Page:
Heavy to moderate snowfall blanketed the region through most of the morning and afternoon, with some areas seeing fresh powder as low as 3,500 feet.
Between the heavy traffic and wet roads, it was a dangerous, yet slow go on Interstate 15.
"I'm hydroplaning... I'm jerking, so both hands on the wheel," said Gina Covarrubias of Riverside.
The California Highway Patrol began escorting motorists on the highway around 1 p.m. The CHP said drivers should be prepared for more escorts, depending on what the storm does.
"People should expect slow, heavy traffic because the CHP will slow traffic down behind Caltrans as they are spreading cinders on the highway and/or plowing snow," CHP Officer Brad Newman said.
Chains were required for drivers in Big Bear, where the snowfall was heavy at times.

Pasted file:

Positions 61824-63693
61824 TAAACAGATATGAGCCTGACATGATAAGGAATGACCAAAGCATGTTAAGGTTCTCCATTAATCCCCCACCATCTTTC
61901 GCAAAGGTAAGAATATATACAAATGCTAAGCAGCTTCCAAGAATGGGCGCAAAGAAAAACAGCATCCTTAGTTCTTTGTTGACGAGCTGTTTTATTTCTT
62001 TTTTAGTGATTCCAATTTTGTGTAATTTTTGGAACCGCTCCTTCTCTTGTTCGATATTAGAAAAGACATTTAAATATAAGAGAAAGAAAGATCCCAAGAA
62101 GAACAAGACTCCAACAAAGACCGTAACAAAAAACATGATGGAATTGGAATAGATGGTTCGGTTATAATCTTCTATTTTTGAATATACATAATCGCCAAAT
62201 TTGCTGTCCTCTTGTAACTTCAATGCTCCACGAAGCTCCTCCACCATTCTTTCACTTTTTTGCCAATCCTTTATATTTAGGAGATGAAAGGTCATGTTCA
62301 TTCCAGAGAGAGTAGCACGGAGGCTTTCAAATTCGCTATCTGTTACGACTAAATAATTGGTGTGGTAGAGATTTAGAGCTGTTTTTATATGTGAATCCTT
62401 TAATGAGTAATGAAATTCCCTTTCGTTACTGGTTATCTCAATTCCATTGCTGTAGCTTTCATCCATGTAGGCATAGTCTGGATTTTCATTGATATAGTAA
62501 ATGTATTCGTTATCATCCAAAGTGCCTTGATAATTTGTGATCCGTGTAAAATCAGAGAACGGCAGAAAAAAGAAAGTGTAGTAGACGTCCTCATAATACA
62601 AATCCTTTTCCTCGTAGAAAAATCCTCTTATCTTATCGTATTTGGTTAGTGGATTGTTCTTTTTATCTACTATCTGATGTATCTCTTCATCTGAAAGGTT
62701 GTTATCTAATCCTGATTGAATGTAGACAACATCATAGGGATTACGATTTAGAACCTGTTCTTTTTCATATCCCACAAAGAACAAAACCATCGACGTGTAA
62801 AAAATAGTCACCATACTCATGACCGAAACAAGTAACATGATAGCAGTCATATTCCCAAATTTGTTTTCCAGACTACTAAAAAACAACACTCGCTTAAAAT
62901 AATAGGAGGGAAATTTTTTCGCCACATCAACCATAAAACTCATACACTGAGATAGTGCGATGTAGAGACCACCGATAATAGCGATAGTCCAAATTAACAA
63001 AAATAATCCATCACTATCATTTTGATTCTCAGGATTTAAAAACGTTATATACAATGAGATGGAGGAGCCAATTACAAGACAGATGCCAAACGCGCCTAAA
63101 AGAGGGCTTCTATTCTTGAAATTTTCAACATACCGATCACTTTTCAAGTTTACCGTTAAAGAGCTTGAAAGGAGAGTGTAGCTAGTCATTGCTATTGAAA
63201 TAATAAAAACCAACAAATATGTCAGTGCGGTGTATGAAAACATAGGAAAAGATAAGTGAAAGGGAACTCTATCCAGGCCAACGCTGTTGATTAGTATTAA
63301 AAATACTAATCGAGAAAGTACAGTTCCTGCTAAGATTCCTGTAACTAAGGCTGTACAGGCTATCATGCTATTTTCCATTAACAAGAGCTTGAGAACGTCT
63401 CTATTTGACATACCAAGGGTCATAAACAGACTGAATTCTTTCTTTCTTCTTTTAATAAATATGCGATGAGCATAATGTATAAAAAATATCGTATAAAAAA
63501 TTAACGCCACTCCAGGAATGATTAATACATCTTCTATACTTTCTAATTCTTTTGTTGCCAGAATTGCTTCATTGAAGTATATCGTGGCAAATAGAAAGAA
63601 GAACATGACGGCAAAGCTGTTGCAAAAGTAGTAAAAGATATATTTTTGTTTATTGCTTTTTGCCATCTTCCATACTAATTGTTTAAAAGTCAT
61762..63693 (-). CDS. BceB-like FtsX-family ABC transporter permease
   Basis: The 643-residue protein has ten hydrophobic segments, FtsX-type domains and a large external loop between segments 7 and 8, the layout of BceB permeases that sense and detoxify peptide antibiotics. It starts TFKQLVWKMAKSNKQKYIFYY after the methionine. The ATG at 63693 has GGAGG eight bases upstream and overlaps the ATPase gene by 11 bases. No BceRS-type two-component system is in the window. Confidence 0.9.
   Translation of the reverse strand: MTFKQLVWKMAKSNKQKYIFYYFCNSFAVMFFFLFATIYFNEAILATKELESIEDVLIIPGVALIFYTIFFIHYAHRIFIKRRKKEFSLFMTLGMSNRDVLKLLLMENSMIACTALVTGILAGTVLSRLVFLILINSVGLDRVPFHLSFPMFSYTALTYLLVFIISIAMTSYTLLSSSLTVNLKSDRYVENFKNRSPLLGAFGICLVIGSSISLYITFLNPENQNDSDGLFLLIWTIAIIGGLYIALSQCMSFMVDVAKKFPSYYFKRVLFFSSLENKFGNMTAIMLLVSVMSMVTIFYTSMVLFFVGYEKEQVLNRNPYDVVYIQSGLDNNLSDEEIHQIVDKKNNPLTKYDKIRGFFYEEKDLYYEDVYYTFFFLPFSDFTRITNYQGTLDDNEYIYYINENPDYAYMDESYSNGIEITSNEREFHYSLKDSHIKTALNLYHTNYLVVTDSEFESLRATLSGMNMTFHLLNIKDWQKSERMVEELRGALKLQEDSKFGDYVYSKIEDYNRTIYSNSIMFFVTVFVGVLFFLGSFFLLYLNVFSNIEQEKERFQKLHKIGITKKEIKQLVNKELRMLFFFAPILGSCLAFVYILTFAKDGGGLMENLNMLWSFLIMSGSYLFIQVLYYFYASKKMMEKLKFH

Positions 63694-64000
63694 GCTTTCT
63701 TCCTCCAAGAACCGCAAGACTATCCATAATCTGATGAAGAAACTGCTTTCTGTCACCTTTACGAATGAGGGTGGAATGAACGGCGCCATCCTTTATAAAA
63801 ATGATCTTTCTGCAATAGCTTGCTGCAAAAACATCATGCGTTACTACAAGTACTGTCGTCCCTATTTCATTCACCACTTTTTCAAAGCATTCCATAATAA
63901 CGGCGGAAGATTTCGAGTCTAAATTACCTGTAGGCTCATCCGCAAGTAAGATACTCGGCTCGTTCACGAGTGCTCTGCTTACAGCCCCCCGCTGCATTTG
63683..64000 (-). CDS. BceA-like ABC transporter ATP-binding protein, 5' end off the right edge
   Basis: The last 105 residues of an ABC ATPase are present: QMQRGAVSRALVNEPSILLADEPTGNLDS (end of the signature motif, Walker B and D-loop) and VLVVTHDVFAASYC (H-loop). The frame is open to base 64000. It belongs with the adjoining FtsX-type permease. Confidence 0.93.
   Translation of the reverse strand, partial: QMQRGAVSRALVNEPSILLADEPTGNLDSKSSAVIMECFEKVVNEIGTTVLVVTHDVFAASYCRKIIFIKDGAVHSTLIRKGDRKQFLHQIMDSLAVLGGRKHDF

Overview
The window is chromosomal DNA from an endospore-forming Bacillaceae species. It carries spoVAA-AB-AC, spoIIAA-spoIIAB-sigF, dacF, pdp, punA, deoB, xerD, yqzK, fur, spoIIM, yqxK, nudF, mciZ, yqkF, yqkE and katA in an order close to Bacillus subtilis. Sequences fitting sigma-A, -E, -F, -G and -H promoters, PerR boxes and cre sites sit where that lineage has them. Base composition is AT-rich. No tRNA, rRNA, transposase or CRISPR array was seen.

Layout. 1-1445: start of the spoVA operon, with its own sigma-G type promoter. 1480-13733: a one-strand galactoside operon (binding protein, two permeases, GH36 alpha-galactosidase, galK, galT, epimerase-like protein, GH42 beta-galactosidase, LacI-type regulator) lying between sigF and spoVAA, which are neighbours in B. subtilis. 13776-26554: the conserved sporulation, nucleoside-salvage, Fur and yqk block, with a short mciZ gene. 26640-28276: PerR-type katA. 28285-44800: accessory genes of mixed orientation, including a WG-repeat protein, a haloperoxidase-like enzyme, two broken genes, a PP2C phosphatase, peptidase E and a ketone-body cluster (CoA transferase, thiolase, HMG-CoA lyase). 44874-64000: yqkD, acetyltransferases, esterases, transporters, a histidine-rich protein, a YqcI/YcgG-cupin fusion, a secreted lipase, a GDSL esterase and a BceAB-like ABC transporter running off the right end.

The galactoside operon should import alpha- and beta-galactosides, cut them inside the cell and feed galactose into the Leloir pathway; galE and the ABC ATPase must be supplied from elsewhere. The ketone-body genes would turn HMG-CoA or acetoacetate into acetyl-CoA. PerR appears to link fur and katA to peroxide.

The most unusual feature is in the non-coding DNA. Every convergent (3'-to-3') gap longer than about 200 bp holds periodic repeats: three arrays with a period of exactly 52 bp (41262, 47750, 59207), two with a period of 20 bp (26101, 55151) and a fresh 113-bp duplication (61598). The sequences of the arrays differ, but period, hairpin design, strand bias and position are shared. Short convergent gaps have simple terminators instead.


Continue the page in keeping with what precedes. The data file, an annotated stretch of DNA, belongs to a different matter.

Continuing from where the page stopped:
Despite blizzard-like conditions, residents and business owners were delighted with the snow.
The last significant accumulation of natural snow happened in December. Since then, the only snow churned out has been by snow-making machines at the ski resorts.
"This is the really deal right here," said Chris Riddle of Big Bear Mountain Resorts. "This is a cold snow storm and we're expecting to get 6, may be 8 inches of fresh powder here for today and tonight."
Low clouds made hitting the slopes at Snow Summit ski resort difficult because of reduced visibility at the top of the mountain. Even so, it didn't stop the diehard snow enthusiasts from trying to make a day of it.
"You can't really see much, but good snow finally," said Claudio Marfi, who was visiting from Italy.
A high-wind warning was in effect from through 1 p.m. Friday in the Inland Empire.